What Is The Colon?

Colon is another name for the large intestine. The last part of the small intestine is called the ileum. It connects the first part of the colon, called cecum, in your lower right abdomen. The rest of your large intestine or colon is divided into 4 different parts :

● Ascending large intestine travels right up to the right side of your abdomen

● Transverse large intestine runs across your abdomen

● Descending large intestine travels down your left abdomen

● Sigmoid large intestine is a very short curving of your large intestine. It’s located right before your rectum

The colon performs various important functions in your body. It removes salt, water and even nutrients forming stool. The colon’s walls are lined by muscles, which squeeze the contents. Bacteria coat the contents, and the walls of your colon.

The Role of the Colon in Digestion

It’s important to understand that the function of the large and small intestine is completely different. When you consider digestion, food is not broken down any further in the large intestine. Breaking down of food completes in your small intestine and stomach.

The primary function of your large intestine is to properly absorb water and salts from your food. These substances are absorbed from the contents that pass through the small intestine and reach the colon. This maintains the fluid balance of your body and blood.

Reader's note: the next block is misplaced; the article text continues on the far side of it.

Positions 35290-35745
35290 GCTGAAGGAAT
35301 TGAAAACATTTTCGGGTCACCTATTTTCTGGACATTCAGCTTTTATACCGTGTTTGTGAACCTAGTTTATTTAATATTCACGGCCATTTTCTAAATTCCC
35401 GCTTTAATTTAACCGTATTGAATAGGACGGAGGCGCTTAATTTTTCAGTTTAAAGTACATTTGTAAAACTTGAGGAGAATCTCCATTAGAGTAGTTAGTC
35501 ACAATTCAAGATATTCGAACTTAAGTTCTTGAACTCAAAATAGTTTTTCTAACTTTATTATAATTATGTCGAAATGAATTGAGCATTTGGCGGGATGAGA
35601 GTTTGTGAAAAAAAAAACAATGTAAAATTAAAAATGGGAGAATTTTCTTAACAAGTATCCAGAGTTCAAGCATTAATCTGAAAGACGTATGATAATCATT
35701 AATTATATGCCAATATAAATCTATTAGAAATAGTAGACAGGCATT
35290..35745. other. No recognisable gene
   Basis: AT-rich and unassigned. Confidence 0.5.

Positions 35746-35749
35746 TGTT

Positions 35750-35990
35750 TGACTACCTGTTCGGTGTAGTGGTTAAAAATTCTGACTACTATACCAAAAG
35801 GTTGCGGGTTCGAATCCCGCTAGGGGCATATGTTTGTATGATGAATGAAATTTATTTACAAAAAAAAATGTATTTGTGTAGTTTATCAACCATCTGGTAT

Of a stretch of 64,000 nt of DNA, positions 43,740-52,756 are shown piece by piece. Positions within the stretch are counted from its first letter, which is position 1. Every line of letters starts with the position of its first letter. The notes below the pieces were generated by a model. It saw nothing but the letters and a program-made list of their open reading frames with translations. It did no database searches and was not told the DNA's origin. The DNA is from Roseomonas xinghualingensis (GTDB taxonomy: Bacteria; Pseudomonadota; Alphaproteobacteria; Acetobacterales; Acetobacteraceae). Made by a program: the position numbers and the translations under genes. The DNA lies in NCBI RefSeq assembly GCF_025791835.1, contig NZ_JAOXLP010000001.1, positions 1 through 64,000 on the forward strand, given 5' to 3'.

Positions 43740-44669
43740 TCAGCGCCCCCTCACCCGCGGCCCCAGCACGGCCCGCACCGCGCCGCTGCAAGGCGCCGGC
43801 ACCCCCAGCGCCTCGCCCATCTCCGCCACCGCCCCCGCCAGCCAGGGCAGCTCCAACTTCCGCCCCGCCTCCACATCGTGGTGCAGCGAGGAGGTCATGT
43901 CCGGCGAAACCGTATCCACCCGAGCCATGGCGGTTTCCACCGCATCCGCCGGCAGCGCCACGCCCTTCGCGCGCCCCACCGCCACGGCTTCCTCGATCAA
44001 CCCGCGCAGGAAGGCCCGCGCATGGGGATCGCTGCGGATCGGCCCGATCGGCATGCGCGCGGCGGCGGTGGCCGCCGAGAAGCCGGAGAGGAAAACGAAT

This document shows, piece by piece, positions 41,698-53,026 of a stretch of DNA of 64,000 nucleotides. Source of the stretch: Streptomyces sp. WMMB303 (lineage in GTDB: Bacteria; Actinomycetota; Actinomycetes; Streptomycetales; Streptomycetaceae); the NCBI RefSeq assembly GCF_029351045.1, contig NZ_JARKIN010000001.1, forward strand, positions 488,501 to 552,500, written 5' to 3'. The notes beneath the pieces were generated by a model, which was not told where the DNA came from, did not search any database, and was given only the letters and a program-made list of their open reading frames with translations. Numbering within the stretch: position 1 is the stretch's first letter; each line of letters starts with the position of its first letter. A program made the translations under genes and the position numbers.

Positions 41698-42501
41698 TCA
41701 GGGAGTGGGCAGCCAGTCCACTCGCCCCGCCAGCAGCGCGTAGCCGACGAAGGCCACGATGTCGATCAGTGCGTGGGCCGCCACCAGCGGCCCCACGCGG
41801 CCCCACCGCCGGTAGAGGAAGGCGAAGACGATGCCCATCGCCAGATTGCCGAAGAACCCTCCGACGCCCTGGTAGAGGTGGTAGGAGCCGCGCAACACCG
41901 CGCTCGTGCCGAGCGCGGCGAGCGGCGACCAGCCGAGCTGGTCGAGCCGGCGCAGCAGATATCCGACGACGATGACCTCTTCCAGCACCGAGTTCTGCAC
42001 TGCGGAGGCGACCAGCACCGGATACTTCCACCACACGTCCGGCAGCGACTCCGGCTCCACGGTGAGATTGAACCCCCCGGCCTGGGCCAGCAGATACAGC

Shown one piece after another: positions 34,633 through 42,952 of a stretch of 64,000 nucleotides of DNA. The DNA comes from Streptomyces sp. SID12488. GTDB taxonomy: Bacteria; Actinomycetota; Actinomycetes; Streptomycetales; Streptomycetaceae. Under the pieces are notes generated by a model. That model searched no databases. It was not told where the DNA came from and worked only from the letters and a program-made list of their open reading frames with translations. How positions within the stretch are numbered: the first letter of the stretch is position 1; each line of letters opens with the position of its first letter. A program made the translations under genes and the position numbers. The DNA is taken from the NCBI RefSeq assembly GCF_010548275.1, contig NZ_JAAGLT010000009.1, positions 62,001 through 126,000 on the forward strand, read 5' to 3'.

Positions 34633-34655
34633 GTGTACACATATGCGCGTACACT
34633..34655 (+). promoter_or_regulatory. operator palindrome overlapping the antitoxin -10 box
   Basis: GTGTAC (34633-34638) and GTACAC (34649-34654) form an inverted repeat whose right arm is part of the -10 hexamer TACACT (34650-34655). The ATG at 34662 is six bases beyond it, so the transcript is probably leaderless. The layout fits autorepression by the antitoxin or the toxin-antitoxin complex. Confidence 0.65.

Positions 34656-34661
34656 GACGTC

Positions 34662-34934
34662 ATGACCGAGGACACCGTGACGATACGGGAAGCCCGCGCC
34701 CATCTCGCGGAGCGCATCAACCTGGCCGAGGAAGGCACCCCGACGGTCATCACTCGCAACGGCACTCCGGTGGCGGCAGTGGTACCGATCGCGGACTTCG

Only fecal matter reaches your colon. The majority of absorption and digestion is already complete in the small intestine through various enzymes. Due to this, absorption of salts and water form the fecal matter in the colon makes it compact.

The second important function of your colon is the absorption of some vitamins. As mentioned earlier, colon is also home to some friendly bacteria. These bacteria product Vitamin K. It’s very important for blood clotting. In addition to this, bacteria in your color can also produce gases that promote health contraction of the muscles in your digestive tract.

The amount of bacteria present in your colon depends on the amount of foods you consume, and if you have taken any antibiotics. If bad bacteria are present in your colon or infection occurs because of less bacteria, the colon may be unable to properly absorb water from your stool. This may lead to diarrhea.

The third important function of your large intestine is to just store the fecal matter until it is properly eliminated or excreted from your body. When you have a bowel movement, the colon is free from any fecal matter.